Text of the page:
How to Install Webmin on Ubuntu

September 10, 2021


Webmin is a web-based tool admins use to manage Linux and Unix systems and servers. The Webmin dashboard allows you to manage user accounts, update and configure your system, view system logs and emails, and perform other administrative tasks.

In this tutorial, we will show you the step-by-step process of installing, configuring, and logging into Webmin on Ubuntu 18.04 and 20.04.

How to install Webmin on Ubuntu


Install Webmin on Ubuntu 20.04 - Step-by-Step

Follow the steps outlined below to install Webmin on Ubuntu. These steps work for both Ubuntu 18.04. (Bionic Beaver) and Ubuntu 20.04. (Focal Fossa).

Step 1: Update Ubuntu Package List

1. In the terminal, run the following command to update the package list:

sudo apt update

2. When prompted, enter your administrator password and press Enter.

3. Install the update packages with:

sudo apt upgrade

4. Type Y and press Enter to confirm the update.

Type Y and press Enter to confirm Ubuntu update

5. Install dependency packages to help you manage software repositories by using:

sudo apt install software-properties-common apt-transport-https

6. Type Y and press Enter when prompted to confirm the installation.

Step 2: Enable Webmin Repository

1. Add Webmin's GPG key with:

sudo wget -q -O- | sudo apt-key add -
Add Webmin's GPG key

2. Manually add the Webmin repository using:

sudo add-apt-repository "deb [arch=amd64] sarge contrib"
Manually add the Webmin repository

Step 3: Install Webmin on Ubuntu

1. Start the Webmin installation using:

sudo apt install webmin

2. When prompted, type Y and press Enter to confirm the installation.

Type Y and press Enter to confirm Webmin installation

3. Once the installation is complete, check the status of the Webmin service:

sudo systemctl status webmin
Check the status of the Webmin service to confirm installation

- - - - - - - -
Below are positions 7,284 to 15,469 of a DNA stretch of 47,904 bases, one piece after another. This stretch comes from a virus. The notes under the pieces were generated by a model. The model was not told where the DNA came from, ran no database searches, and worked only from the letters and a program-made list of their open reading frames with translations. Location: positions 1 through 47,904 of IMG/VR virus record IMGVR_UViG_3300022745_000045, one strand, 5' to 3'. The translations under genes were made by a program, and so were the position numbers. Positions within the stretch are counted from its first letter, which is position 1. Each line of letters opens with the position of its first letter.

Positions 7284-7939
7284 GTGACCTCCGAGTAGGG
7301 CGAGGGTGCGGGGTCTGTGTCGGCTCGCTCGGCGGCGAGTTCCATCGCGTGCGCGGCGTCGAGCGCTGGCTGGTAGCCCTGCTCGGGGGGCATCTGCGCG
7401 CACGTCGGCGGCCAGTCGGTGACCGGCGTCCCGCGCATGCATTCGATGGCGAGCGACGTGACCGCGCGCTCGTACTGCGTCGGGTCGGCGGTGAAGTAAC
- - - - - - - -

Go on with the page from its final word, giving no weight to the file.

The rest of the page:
Another method to confirm the installation is successful is to check the installed version of Webmin:

dpkg -l | grep webmin
Check Webmin version to confirm installation

Step 4: Configure the Firewall

1. Webmin uses the TCP port 10000 by default. Open this port on your firewall by using:

sudo ufw allow 10000/tcp
Open port 10000 on your firewall

2. Reload your firewall for the changes to take effect:

sudo ufw reload
Reload your firewall

Note: The firewall is disabled on Ubuntu by default. If your system's firewall is disabled, enable it with sudo ufw enable.

3. Check the status of your firewall to confirm the changes:

sudo ufw status
Check the status of your firewall

Step 5: Access Webmin on Ubuntu

1. Set the password for the Webmin root user with:

sudo /usr/share/webmin/ /etc/webmin root [new password]

Note: Setting up a new password this way only works for existing users. You can't use this method to set up new users.

2. Open your Internet browser and enter the following as a web address using your server's IP:

https://[your server's IP]:10000/

You can use local or remote server's IP address.

Note: If you still haven't set up a server for Webmin to manage, PhoenixNAP offers a choice of Bare Metal Cloud servers featuring high availability and performance. Start setting up your servers for as little as $0.10/hour!

3. Webmin generates its own SSL certificate not recognized by the browser, which causes a page indicating a potential security risk the first time you try to log in.

Potential security risk warning

To get through this page, click Advanced..., then Accept the Risk and Continue.

Get around the security risk warning by clicking Advanced, then Accept the Risk and Continue

4. Log in using the default username root and the password you set up.

Logging into Webmin online dashboard

5. Use the Webmin dashboard to review your system information.

An example of a Webmin dashboard


Now you know how to install Webmin on Ubuntu 18.04 or 20.04 After following this tutorial, you should have a fully functioning copy of Webmin set up and ready to use.

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Aleksandar Kovačević
With a background in both design and writing, Aleksandar Kovacevic aims to bring a fresh perspective to writing for IT, making complicated concepts easy to understand and approach.
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